All rushed past me.


Split me. I become two.

Am only worm only crawl only.

I worm through your cities.

Sometimes, through your intestines.


Buddha goes fishing


In the beginning or at the end

Buddha was making or unmaking

An only universe

With an only sun

And an only planet

With an only lake

In which swam

An only fish.


One day/night/dawn/dusk,

The fish swallowed Buddha who

Saw in its belly another Buddha

Who was striving to make

An only universe

With an only sun, planet, lake, fish

And so on and so forth.


Now that it is again the end or the beginning,

I, the final disciple,

Squat on the shore of a blue lake,

Hurl in a line with the hook and the worm

And draw in the catch of my life –

A string of fish, lake, planet, sun, Buddha

Linked in an unending cosmic thread.


Dry Run


I hate the dryness of things.

Dry kissnesses /wellnesses /sandnesses.


Can I borrow from your soupy mouth

The rich saliva lashing in waves

In the ocean beneath the ocean,



Can I worm into your deepest nodes

And suck out the lymph of life?

Can I dig into your hardiest veins

And siphon out the plasma of life?

Can I crush your finest bones

And extract the elixir of life?


Kisses are wet bombs

D r o p p i n g from outer space

On a lake of fire on a loony night.


My wet girl/my wet bomb girl

My girl/my juicyjuicygirl,

When can I sip from your wounded womb

That love, that dream, that other life,

That salted bloodliness

In your bombed mouthiness?


I am a missile seeking your warmth.

One touch. We  e x p l o d e!


ra_shaRa Sh (N.Ravi Shanker) is from Palakkad, Kerala, where he lives and works. His poems have been published in Bhashaposhini, Kindle Magazine, Gulmohur magazine, Journal of Literature & Aesthetics, Malayalanatu Webmag, Baroda Pamphlet Bimonthly, Poetry 24 Blog Magazine, Art in Society International Web Mag and in an Anthology of love poems `The Heart only Whispers.’ Fifteen poems appear in an anthology ‘A strange place other than Earlobes’being published by Brown Critique.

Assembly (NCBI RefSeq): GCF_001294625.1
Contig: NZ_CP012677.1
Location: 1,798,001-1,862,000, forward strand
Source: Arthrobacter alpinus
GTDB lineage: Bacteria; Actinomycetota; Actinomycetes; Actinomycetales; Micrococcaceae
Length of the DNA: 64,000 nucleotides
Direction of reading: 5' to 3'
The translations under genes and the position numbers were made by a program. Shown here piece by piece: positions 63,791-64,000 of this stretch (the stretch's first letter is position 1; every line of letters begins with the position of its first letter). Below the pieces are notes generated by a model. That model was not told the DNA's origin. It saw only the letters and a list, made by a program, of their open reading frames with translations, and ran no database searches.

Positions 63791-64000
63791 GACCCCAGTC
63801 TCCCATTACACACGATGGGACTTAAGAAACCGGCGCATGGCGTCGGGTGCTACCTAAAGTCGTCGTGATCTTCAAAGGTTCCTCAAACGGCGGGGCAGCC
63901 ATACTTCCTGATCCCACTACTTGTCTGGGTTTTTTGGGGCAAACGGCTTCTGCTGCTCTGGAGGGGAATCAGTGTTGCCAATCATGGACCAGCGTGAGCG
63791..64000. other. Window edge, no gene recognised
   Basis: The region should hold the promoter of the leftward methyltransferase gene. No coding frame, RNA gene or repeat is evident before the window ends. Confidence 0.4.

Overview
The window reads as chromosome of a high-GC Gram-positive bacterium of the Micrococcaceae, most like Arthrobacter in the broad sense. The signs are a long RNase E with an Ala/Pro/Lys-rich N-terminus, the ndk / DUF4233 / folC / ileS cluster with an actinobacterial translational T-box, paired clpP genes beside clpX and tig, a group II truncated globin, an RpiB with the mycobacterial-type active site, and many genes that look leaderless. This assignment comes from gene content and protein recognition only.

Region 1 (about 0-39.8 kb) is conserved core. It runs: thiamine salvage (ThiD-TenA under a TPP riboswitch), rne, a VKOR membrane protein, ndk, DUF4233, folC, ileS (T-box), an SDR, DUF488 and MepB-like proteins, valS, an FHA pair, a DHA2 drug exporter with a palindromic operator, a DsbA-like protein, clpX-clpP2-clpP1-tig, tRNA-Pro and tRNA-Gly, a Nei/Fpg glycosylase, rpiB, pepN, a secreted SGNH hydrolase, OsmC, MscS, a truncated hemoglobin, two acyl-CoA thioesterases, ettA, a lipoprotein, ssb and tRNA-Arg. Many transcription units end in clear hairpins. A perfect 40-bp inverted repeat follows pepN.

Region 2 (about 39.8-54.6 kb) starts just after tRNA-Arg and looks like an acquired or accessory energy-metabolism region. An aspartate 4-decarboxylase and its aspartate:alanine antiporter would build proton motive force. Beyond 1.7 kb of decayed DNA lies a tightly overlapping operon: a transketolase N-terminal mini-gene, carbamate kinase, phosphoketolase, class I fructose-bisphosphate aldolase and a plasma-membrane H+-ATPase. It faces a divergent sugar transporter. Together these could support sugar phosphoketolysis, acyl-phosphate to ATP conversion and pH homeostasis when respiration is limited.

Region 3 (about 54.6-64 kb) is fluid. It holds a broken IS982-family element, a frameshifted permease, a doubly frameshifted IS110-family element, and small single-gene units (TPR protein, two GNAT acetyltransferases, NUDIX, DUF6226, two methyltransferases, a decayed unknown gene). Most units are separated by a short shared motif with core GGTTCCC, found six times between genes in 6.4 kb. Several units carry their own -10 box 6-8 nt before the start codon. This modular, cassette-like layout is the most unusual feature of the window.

Ra Sh also translates from Malayalam and Tamil to English and vice versa. He has translated works by Dario Fo, Paulo Friere, Freidrich Durrenmatt, Bertolt Brecht and Badal Sircar to Malayalam as theatre projects and published works. Published Malayalam translations are ‘Marditharude bodhanasastram’ (Pedagogy of the oppressed) by Paulo Freir, Badal Sircar plays and ` Arajakavaadiyude apakadamaranam’ (Accidental Death of an Anarchist) by Dario Fo.

Published English translations include Harum Scarum Saar and Other Stories by Bama (from Tamil), Mother Forest- The unfinished story of C.K. Janu by Bhaskaran (from Malayalam) (published by Women Unlimited, Delhi) ,Waking is Another Dream, an anthology of Sri Lankan Tamil poetry (along with Meena Kandasamy) (published by Navayana, Delhi). Also translated plays and poems from Tamil which formed part of an Anthology of Dalit Writing in Tamil and articles from Malayalam which formed part of an Anthology of Dalit writing in Malayalam ( both published by Oxford University Press, India). Translated stories also formed part of an Anthology of New Dalit Writing from South India, under the title ‘No Alphabet in Sight’, published by Penguin. He has translated a collection of poems by Tamil poet Leena Manimekalai from Tamil to Malayalam published by DC Books in October. Has written English subtitles for five feature films in Malayalam and Tamil. He has been a columnist with the English National daily newspaper The Pioneer (Kerala edition) and Headlinekerala, a web daily.



Ananya S Guha

Ananya S Guha

Ananya S Guha works in the Indira Gandhi National Open University, Shillong (Meghalaya) as an Academic Administrator. He has over 30 years of teaching and administrative experience. He has six collections of poetry and his forms have been published world wide. Some of his poems are due to appear soon in an Anthology of Indian Poetry in English to be published by Harper Collins.